Sundance 2022: “892”, “Brainwashed: Sex-Camera-Power”, “Fresh”, “Emergency”

Due to the increase in cases, the 2022 Sundance Film Festival’s board decided to go entirely virtual, similar to last year. Despite the sudden changes and additional obstacles, the program was meticulously prepared, as evidenced by the graphic design, interviews, and pre-screening chats.

The following article recapitulates a few positions that I’ve had a chance to see in the last few days during Sundance 2022. The films differ from each other in terms of genres, style, and the after-thought that they provoke.

Due to the increase in cases, the 2022 Sundance Film Festival’s board decided to go entirely virtual, similar to last year. Despite the sudden changes and additional obstacles, the program was meticulously prepared, as evidenced by the graphic design, interviews, and pre-screening chats.

The following article recapitulates a few positions that I’ve had a chance to see in the last few days during Sundance 2022. The films differ from each other in terms of genres, style, and the after-thought that they provoke.

Emergency

EMERGENCY / Sundance 2022

The first film I saw at Sundance 2022 was Emergency. Directed by Carey Williams, the film initially appears to be a witty comedy. On the other hand, the third act transforms into a powerful statement, prompting self-reflection and stimulating debate.

The night can flow in various ways, and the group of friends is about to find out. As they prepare for a legendary party night, three college students—Kunle (Donald Elise Watkins), Sean (RJ Cyler), and Carlos (Sebastian Chacon)—must decide whether to call the police when they find themselves in an unexpected and dangerous situation.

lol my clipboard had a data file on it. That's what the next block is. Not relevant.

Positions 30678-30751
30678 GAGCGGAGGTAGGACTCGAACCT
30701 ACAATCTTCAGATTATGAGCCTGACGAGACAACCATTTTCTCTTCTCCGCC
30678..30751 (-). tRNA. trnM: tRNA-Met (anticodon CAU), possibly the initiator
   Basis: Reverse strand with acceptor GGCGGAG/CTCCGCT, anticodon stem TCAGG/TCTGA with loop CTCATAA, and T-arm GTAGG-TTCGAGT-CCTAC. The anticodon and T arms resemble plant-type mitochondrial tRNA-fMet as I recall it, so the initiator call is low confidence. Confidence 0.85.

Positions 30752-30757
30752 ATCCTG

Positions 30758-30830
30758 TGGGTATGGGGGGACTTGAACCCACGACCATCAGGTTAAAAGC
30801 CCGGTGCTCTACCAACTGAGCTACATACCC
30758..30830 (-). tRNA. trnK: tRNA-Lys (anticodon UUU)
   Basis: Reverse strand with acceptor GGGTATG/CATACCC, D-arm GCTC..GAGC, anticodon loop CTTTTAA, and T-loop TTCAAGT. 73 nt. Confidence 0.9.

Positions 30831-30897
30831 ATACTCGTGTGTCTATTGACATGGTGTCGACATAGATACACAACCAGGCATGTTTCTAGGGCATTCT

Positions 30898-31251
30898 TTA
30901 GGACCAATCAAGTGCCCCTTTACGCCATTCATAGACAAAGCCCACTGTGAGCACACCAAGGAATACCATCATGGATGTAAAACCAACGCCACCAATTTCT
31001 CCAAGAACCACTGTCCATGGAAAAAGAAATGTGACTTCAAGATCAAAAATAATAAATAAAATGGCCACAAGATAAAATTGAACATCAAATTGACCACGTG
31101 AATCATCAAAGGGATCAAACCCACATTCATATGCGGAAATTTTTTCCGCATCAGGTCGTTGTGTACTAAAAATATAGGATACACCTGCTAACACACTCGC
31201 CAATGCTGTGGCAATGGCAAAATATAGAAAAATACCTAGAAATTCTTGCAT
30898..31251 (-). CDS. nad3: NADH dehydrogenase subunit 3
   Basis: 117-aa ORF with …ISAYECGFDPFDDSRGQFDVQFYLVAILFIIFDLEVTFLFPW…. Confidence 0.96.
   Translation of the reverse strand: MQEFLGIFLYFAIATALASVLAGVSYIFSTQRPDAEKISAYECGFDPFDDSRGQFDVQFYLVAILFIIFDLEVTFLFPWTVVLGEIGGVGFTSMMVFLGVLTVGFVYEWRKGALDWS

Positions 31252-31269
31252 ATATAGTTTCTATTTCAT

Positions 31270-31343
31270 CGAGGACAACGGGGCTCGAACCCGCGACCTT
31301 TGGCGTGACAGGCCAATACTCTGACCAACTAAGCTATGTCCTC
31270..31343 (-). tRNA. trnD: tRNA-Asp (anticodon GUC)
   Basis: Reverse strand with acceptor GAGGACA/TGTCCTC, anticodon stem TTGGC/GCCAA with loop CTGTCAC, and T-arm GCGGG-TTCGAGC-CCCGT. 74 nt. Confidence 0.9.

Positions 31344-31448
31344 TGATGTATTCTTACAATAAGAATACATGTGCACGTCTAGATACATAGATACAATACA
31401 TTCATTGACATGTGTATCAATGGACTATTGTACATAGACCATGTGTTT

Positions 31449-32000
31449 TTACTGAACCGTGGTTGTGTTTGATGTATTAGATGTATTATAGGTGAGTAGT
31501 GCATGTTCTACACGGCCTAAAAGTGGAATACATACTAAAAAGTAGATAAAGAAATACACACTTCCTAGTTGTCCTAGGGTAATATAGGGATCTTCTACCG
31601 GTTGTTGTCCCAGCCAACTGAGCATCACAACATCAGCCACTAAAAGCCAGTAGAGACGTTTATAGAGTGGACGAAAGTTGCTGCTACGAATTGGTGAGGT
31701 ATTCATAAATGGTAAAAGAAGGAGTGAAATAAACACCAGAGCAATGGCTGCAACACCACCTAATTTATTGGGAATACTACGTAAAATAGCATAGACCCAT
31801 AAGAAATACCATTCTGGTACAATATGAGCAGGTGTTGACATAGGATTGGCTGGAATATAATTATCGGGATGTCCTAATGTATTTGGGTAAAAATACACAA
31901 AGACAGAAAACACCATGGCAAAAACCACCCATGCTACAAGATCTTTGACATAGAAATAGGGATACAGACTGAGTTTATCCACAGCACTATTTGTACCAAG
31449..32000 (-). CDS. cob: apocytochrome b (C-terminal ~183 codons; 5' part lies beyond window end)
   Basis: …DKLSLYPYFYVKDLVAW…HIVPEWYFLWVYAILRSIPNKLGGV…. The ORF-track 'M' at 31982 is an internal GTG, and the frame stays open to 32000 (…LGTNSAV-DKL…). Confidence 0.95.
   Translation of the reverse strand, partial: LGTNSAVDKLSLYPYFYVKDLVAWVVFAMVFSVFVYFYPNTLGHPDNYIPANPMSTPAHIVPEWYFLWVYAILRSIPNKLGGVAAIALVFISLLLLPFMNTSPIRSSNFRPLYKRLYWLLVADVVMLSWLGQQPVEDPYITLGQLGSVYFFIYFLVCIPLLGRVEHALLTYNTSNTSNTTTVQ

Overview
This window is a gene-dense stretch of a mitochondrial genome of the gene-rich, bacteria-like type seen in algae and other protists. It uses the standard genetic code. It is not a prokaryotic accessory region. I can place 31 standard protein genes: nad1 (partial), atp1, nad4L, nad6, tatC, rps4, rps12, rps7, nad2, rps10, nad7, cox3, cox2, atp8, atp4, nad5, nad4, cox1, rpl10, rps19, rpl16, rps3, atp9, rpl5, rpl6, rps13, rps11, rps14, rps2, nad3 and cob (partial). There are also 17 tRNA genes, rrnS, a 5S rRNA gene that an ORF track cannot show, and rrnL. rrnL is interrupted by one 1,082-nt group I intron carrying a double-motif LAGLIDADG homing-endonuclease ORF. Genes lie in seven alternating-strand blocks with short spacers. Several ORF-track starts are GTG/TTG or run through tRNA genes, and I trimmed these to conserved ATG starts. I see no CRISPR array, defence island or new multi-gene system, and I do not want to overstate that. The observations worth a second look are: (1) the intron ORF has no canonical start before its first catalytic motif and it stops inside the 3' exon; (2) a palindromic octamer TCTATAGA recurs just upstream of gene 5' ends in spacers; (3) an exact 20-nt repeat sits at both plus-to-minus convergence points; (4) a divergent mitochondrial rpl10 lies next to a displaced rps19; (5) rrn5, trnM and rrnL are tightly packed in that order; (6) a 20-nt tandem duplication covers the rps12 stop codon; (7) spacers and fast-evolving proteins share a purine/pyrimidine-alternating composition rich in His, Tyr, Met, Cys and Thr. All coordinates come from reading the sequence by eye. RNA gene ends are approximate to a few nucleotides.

Cyler, Chacon, and Watkins give competent and thoughtful performances that linger with a viewer for quite some time. Watkins as Kunle, in particular, manages to intrigue and move the audience during the heartbreaking finale. The film begins almost innocently, but its presence is intended to make a statement about police brutality and highlight how frequently the Black community is forced into difficult situations.

Emergency holds the audience’s attention with a solid narrative and detailed direction. In addition, the superb cast ensemble captivates at all times.

Fresh

FRESH / Sundance 2022

Mimi Cave’s spine-chilling thriller, with an elevated script by Lauryn Kahn, not only shocks but disgusts. Fresh is perhaps the biggest surprise of this year’s film festival, and it’s one we won’t soon forget thanks to its complex script and shocking conclusion.

When Noa (Daisy Edgar-Jones) is about to give up on numerous dating apps and the mission of finding “the one,” she meets Steve (Sebastian Stan), a charming and educated man. Contrary to popular belief, the couple meets at the bar in an old-fashioned, even archaic manner.

But Noa quickly realizes that even the old way won’t work if you’re only out for meat and blood—literally. In a shocking twist, the main female character becomes a prisoner of true evil and fights for survival at any cost.